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Why Fe on reaction with HCl gives ferrous chloride and not ferric chloride?

Why Fe on reaction with HCl gives ferrous chloride and not ferric chloride?

Grade:12

2 Answers

Ramesh V
70 Points
11 years ago

Fe(s) + HCl(aq) ---> FeCl2 (aq) + H2 (g)

Balanced: Fe(s) + 2HCl(aq) ---> FeCl2 (aq) + H2 (g)

HCl is strong acid and Fecl2 is soluble ionic compund. Both have ions as major species in their solution.These ions replace the compunds in the total ionic equation.

Production:

Hydrated forms of ferrous chloride are generated by treatment of wastes from steel production with hydrochloric acid. Such solutions are designated "spent acid," especially when the hydrochloric acid is not completely consumed:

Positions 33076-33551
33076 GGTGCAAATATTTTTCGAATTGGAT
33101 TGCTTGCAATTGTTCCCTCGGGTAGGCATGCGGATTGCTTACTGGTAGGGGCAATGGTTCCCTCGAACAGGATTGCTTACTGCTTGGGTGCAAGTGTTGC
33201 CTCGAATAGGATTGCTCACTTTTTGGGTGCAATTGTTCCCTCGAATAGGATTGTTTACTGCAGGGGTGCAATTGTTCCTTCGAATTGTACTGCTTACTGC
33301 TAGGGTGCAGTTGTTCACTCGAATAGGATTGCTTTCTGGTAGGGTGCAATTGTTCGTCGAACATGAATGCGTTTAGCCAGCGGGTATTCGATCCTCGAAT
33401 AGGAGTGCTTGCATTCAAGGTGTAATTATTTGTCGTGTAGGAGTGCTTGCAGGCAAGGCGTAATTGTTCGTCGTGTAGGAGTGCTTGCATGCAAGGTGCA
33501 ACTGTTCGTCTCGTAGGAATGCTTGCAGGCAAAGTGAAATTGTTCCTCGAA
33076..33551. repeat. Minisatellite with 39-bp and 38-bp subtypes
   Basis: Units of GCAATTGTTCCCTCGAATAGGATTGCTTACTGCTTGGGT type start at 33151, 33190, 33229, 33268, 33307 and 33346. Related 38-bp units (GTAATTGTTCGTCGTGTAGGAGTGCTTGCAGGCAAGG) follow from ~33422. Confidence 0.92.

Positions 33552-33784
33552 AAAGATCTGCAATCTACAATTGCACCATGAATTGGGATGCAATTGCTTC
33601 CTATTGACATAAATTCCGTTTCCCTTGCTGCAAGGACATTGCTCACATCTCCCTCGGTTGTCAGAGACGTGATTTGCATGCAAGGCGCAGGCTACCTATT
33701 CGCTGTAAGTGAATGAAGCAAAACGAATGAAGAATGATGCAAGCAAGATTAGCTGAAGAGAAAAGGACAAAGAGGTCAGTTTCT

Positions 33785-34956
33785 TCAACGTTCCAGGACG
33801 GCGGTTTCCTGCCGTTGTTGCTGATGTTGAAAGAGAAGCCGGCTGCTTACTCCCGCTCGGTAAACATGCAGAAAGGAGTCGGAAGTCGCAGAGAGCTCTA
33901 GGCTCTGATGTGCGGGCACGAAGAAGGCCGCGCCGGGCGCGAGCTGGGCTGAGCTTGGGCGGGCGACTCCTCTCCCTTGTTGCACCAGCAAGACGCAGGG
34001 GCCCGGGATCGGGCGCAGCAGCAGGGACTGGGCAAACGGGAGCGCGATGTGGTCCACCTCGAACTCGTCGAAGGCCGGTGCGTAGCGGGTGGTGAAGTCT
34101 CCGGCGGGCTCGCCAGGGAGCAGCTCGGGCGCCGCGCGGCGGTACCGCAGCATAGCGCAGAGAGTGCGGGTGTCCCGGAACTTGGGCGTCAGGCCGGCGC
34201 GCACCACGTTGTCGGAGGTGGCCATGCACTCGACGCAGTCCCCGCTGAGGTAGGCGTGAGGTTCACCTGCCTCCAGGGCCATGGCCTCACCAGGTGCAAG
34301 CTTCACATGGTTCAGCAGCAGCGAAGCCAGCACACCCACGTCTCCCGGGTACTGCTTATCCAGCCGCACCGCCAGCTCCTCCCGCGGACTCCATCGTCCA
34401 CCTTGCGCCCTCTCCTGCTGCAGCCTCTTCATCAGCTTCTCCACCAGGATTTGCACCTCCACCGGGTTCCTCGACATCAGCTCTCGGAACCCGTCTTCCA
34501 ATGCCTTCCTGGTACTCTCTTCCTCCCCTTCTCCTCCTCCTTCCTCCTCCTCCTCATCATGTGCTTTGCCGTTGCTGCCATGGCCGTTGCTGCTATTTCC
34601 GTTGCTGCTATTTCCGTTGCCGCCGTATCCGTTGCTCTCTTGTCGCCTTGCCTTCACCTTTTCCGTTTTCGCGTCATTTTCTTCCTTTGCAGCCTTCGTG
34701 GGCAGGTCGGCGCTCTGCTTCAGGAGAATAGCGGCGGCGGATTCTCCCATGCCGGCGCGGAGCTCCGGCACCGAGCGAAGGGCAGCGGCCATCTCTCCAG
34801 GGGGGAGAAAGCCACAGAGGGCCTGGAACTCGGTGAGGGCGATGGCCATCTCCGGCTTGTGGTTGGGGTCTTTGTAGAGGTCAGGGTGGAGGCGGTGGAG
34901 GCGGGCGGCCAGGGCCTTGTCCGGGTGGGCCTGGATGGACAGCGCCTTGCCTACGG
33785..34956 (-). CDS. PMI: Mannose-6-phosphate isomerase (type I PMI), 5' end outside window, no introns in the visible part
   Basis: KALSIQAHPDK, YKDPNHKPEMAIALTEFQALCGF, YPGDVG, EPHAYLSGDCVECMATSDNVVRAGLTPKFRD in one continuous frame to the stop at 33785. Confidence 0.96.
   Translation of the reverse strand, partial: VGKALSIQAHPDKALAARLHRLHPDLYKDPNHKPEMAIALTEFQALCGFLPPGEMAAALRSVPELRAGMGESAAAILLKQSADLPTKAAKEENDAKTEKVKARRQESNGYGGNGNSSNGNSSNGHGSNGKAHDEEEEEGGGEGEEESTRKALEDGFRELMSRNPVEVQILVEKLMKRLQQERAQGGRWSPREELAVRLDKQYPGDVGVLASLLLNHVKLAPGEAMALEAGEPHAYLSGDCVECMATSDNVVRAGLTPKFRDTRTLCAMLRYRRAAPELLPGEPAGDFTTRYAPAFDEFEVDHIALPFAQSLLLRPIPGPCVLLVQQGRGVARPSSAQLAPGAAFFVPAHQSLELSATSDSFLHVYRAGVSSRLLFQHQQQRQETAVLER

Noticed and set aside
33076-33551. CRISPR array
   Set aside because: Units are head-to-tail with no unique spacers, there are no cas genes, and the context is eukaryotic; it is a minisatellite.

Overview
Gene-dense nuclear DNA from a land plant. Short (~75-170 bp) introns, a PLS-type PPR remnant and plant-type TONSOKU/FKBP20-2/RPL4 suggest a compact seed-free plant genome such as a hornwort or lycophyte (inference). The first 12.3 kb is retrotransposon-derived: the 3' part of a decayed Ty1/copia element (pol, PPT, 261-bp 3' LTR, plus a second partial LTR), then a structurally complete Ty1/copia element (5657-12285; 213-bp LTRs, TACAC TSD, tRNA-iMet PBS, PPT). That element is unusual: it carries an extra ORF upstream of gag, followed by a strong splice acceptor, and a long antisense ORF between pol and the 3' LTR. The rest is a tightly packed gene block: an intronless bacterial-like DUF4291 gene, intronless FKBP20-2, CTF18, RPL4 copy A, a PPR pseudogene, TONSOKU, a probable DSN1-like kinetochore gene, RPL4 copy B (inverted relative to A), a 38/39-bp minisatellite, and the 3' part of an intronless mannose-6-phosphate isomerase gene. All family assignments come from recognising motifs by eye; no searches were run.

Fe + 2 HCl → FeCl2 + H2

The spent acid requires treatment before its disposal. It is also byproduct from titanium production, since some titanium ores contain iron

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regards

Ramesh


Sammy
11 Points
4 years ago
HCl is not an oxidizing acid, so directly getting FeCl3 is not possible, but even with dilute HNO3 you only get Ferric nitrate as HNO3 is a very oxidizing acid. HCl is as strong as HNO3 but non oxidizing. The Fe2+/Fe3+ conversion is too high in terms of oxidation potential for HCl. That’s the clue. Hope it helps.

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